Regardless of whenever the Jaguars fell on the schedule, the Seahawks knew they would be facing off against No. 1 overall pick Trevor Lawrence for the first time. But speaking of uncertainty, with how the rest of the schedule took shape, there remains at least decent odds that they will see at least one more first-year signal caller, if not more.
The Bears may enter the season with Andy Dalton as the starter, but by the time Week 16 rolls around, it would be a surprise if Justin Fields hasn't taken the reins to square off against Wilson in a battle of dual-threat quarterbacks. Depending on how the Watson situation shakes out, Mills could potentially be starting for the Texans in Week 12. One week later, even with Jimmy Garoppolo still under contract, it's not out of the question Trey Lance could be taking snaps by the time the 49ers travel to Seattle in December. While playing a third-round pick like Mills would be advantageous, an argument can be made Fields and Lance would make both the Bears and 49ers far more difficult to defend in the second half of the season
4. The Seahawks will be tested physically by several run-oriented offenses during the opening month of the season.
The NFL continues to become a more and more passing game-driven league, but don't tell that to Seattle's first three opponents on the schedule. Indianapolis boasts one of the best offensive lines led by All-Pro guard Quenton Nelson, who will be opening up holes for rising star running back Jonathan Taylor. Still the centerpiece of its offense, Tennessee will lean heavily once again on the two-time reigning rushing champion and 247-pound battering ram Derrick Henry. Minnesota also has a superstar back of its own in Dalvin Cook, who rushed for a career-high 1,515 yards and 16 touchdowns in 2020.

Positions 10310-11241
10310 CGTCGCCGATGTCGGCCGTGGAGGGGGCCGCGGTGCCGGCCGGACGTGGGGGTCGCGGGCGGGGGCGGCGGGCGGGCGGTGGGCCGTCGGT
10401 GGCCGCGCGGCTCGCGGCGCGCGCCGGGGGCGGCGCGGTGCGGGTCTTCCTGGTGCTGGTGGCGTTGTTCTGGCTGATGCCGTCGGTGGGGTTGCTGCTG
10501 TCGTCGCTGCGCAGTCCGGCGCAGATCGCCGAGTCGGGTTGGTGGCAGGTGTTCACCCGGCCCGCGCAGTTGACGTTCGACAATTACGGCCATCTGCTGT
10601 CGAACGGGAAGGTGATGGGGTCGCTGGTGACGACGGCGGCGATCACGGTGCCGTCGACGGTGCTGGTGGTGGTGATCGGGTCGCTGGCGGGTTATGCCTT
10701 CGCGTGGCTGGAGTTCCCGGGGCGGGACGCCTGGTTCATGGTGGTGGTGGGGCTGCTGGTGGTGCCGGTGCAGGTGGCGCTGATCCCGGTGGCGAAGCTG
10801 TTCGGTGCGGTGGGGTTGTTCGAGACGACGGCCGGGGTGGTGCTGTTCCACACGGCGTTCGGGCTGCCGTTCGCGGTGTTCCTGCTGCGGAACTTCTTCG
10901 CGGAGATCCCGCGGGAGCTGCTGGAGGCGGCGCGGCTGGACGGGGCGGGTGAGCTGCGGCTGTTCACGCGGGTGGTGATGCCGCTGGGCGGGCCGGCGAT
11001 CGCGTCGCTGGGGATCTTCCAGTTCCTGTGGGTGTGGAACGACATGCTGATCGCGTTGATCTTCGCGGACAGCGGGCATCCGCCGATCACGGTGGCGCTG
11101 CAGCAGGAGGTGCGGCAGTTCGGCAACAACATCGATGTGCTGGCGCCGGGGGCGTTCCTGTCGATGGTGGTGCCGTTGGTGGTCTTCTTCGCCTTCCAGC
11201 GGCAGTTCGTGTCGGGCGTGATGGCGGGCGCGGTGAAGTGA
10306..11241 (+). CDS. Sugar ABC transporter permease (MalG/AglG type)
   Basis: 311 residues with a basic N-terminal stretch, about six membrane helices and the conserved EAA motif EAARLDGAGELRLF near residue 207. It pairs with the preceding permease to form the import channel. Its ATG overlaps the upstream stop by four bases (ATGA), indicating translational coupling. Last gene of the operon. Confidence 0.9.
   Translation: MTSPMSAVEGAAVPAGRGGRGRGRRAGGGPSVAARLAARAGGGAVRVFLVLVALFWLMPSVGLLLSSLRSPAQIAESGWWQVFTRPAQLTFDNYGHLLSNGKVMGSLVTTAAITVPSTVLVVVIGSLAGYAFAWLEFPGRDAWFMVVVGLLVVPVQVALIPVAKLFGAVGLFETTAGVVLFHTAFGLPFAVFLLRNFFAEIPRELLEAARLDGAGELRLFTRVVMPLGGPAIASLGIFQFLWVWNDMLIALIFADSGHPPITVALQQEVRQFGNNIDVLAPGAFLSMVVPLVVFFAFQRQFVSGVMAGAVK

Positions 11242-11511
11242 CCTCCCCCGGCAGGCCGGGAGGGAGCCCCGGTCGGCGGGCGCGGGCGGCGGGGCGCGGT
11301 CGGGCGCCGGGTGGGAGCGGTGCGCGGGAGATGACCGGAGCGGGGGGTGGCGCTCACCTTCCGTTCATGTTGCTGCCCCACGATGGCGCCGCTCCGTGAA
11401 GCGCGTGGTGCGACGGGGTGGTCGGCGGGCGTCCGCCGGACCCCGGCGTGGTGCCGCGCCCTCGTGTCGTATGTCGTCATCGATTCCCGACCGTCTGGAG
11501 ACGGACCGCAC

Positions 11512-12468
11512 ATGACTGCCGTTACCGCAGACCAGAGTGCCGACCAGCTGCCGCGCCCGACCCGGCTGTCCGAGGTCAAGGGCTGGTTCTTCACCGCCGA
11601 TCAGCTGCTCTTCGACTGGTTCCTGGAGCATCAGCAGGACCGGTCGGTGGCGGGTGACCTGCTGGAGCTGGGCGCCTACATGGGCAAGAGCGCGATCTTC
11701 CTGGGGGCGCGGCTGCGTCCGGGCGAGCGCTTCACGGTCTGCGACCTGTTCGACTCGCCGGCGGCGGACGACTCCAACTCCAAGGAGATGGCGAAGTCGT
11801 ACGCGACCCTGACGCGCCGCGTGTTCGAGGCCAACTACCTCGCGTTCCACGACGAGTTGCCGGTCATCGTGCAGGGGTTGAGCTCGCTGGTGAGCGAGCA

All three of those teams will pose significant challenges for the Seahawks due to their physicality in the trenches and also have competent quarterbacks and quality receivers to complement their rushing attacks. Facing those opponents in three straight games, they will have to bring their hard hats to work or they could be facing a 1-2 or even 0-3 start.
5. If Seattle wants to repeat as division champs, they will have to survive a gauntlet of talented teams in October and November.
Aside from opening with a pair of 2020 playoff teams from the AFC South, the Seahawks will also have to deal with five Super Bowl contenders in a six-week span, starting with a tough road game against the 49ers in Week 4. After that, they will embark on the aforementioned three-game stretch against the Rams, Steelers, and Saints in prime time before taking their bye week. Out of the bye, they will fly to Green Bay to play the Packers at Lambeau Field, where they haven't won a game since 1999.
If Seattle can manage to get through this stretch against top-notch competition with a 3-2 record or better, it could bode well for the team's chances of repeating as NFC West champions. But if they go under .500 against those teams, it could be difficult to overcome in the second half and even potentially put their chances of making the postseason altogether at risk.